Hop Warrior (Imperial IPA, 8%) from Rooster Fish Brewing (website) in Watkins Glen, NY and Dragonslayer (Imperial Stout, 9.5%) from Middle Ages Brewing Company (@MiddleAgesBeer) in Syracuse, NY quickly found their way into my collection.

Score! Couldn’t wait to try these beers out.

Fast forward a few days and I find myself being invited to my first ever Bottle Share. For those unfamiliar with the term bottle share – it’s essentially a gathering of craft heads with the intent of sampling a number of different beers.

Each invited guests brings 2 to 3 different bottles for eager beer fanatics to try. Figuring that not a lot of people would have been exposed to small breweries from upstate New York, I graciously accepted the invite and lugged my two new bombers to the event.

I was the newcomer and was familiar with only two other people – that didn’t matter. Everyone was incredibly nice, polite and welcoming. The guests introduced themselves, asked questions and seemed genuinely interested in what I had to say.

As we went through bottle after bottle of delicious craft beer from all over the country, I found myself relating the event to a craft beer festival except with beer not easily found at brewery tents.

The home run brew for me that night was the Reunion Ale ’08 brewed by Bison Brewing Company (@BisonBrew) from Berkeley, California. The Reunion Ale is brewed yearly as a memory to Virginia MacLean who passed away from Multiple Myeloma in 2007. Read more about Virginia’s story here.

Annually, different breweries participate in brewing the ale and there are frequent collaborations (check out this years Shmaltz and Terrapin Reunion Ale ’11 here).

The 2008 version was an organic red rye ale brewed with caraway seeds. Three years of aging did this little gem a huge favor by truly bring out the flavor. Fantastic brew.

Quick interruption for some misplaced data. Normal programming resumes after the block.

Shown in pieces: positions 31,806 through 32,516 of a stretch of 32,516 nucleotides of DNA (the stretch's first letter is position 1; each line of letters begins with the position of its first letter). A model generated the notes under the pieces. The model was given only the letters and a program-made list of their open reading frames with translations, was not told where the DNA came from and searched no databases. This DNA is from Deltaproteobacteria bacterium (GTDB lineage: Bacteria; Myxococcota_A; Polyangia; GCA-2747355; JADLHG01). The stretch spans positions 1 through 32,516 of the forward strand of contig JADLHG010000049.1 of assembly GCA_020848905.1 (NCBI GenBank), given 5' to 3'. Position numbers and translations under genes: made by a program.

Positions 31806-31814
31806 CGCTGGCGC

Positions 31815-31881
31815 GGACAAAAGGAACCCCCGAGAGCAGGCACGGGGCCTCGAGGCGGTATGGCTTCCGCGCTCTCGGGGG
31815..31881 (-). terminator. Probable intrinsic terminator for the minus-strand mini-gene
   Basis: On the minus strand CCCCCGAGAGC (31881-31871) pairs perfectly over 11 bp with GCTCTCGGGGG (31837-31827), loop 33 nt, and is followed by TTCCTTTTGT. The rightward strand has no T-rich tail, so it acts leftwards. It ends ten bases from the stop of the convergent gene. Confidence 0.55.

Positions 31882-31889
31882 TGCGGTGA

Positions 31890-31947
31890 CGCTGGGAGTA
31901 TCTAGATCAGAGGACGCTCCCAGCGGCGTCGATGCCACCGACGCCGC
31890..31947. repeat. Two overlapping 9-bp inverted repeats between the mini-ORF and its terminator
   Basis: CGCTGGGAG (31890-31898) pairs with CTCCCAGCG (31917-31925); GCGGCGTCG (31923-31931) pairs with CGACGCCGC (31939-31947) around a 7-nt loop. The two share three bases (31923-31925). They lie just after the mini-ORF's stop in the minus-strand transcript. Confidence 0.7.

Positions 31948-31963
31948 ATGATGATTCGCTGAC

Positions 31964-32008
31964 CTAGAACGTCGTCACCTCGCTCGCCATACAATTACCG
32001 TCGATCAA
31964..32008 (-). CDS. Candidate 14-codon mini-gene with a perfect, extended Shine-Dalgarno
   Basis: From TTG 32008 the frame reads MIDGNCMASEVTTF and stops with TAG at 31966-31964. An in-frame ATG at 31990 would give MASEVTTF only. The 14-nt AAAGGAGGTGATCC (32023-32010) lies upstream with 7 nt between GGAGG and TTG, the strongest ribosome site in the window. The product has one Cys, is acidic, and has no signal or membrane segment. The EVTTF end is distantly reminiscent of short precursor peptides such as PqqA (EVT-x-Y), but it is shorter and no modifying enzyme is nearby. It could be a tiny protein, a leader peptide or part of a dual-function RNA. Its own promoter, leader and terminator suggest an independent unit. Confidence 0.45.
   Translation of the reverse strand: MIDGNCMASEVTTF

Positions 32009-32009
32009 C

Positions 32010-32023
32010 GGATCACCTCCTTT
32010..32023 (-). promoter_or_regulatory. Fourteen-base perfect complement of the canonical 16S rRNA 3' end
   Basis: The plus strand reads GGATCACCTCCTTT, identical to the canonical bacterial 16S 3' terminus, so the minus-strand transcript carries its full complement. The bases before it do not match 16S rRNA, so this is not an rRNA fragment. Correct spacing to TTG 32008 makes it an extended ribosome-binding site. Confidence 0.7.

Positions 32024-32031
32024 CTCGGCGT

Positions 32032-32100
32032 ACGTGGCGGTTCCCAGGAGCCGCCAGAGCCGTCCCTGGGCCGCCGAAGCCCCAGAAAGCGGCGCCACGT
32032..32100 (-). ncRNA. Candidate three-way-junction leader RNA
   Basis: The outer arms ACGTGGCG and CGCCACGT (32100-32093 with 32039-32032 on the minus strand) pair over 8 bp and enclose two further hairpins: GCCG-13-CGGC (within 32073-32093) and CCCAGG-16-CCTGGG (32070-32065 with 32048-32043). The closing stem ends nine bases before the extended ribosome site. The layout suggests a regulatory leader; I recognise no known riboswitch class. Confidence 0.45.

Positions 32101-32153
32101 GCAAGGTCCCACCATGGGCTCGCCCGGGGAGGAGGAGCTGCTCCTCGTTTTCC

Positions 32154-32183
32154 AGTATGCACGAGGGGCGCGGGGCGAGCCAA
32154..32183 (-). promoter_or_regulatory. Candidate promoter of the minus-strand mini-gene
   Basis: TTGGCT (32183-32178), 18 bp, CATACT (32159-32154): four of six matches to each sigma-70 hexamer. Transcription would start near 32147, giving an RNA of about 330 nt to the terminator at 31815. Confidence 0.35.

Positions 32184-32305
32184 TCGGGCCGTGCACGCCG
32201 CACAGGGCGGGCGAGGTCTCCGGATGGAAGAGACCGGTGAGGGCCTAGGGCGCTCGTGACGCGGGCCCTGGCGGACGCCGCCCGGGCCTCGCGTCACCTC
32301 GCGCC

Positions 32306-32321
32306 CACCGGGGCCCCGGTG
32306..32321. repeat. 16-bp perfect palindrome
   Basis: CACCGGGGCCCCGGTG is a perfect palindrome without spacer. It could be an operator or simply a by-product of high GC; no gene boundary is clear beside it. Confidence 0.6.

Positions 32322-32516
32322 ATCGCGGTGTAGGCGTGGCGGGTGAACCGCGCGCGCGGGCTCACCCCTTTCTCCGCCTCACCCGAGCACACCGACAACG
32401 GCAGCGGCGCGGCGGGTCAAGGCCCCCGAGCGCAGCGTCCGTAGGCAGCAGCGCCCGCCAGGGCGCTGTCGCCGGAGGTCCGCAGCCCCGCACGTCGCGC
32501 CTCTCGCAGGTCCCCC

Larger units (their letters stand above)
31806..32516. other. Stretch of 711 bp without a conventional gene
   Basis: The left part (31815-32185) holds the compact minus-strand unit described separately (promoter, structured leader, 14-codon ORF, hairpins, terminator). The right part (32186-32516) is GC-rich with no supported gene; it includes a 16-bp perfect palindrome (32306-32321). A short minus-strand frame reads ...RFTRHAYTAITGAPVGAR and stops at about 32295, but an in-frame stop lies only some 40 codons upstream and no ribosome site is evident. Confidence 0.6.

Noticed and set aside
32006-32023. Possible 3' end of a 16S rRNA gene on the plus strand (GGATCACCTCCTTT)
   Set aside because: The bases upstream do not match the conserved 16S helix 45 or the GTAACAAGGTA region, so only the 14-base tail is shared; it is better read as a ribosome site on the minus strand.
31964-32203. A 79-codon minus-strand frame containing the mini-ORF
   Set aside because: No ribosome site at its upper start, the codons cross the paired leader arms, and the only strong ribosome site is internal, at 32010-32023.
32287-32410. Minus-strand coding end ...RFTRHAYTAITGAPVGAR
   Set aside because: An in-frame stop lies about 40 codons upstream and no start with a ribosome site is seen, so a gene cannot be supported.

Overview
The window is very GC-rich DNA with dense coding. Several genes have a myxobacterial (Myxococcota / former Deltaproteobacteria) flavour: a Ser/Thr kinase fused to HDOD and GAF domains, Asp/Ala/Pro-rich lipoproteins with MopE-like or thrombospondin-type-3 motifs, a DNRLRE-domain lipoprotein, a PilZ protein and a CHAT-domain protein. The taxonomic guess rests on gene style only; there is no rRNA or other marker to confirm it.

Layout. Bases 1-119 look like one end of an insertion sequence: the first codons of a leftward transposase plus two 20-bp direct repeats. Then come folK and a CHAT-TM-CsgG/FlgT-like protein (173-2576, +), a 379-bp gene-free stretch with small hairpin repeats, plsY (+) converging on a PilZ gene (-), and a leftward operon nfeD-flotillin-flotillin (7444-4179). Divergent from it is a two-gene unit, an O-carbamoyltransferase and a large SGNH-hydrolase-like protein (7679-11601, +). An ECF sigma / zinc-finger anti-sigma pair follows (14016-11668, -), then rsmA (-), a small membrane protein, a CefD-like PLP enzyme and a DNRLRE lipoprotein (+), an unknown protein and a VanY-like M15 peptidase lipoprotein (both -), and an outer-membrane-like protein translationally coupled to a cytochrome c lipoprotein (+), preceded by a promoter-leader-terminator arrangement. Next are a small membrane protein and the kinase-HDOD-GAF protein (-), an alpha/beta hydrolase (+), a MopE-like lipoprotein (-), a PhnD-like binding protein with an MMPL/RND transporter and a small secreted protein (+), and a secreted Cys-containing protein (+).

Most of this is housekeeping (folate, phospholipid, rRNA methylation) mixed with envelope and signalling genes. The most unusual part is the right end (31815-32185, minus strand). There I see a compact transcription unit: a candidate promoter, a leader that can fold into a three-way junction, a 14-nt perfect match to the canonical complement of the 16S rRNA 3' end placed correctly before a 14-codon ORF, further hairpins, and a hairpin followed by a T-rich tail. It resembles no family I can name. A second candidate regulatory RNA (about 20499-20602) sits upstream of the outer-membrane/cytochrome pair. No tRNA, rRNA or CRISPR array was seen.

Bottle Selections

Various Selections from My First Bottle Share

Other notable craft beers included products from Mikkeller (@MikkellerBeer), Schlafly (@Schlafly), Bell’s (@BellsBrewery), Founders (@FoundersBrewing) and the Sierra Nevada / Dogfish collaboration Life & Limb 2.

When it was my time to share, I found myself a bit apprehensive. I think I now know what home brewers go through when their beer is being judged at competitions – and I didn’t even brew the beer I brought!

I poured samples of Hop Warrior to the guests and eagerly awaited their response. Because no one had tried the beer before (including me), I was very curious about what they thought.

It was a success! Although not an extraordinary brew, the overall response was positive and I was happy to introduce the brewery to the event’s guests.

Unfortunately, not the same could be said about Dragonslayer. The craft beer had a rather unique taste akin to candy and plastic. Everyone was polite and thanked me, but I didn’t see too many folks grab the bottle for another sample. Lesson learned! You win some, you loose some.

Towards the end of the night, I even had the opportunity to try the elusive and hard to acquire Samuel Adam’s Utopias, a 27% American Strong Ale. Although I am extremely appreciative of the complexity of brewing such a beer and the guests willing to share it, I found it a bit overbearing. This is certainly a beer enjoyed very seldom in small sipping quantities.

Overall, my first bottle was a complete success and made me eager for more I’m already thinking about hosting my own bottle share with old and new friends alike.

What was the experience like at your last bottle share?

It’s still summer in Belmar, right? Beer on the Pier Event!

I know that it’s September already and although summer officially ends the day after this post is published, wouldn’t it be nice to come back for a fun filled Saturday in Belmar, NJ?

Well, here is your chance!

In the past month, I’ve gotten involved with a great group of guys and gals at newjerseycraftbeer.com. This group of devoted craft heads aims to spread the knowledge about the craft beer community throughout the state of New Jersey.

Beer on the Pier

Beer on the Pier - Belmar Marina, Sept 24th!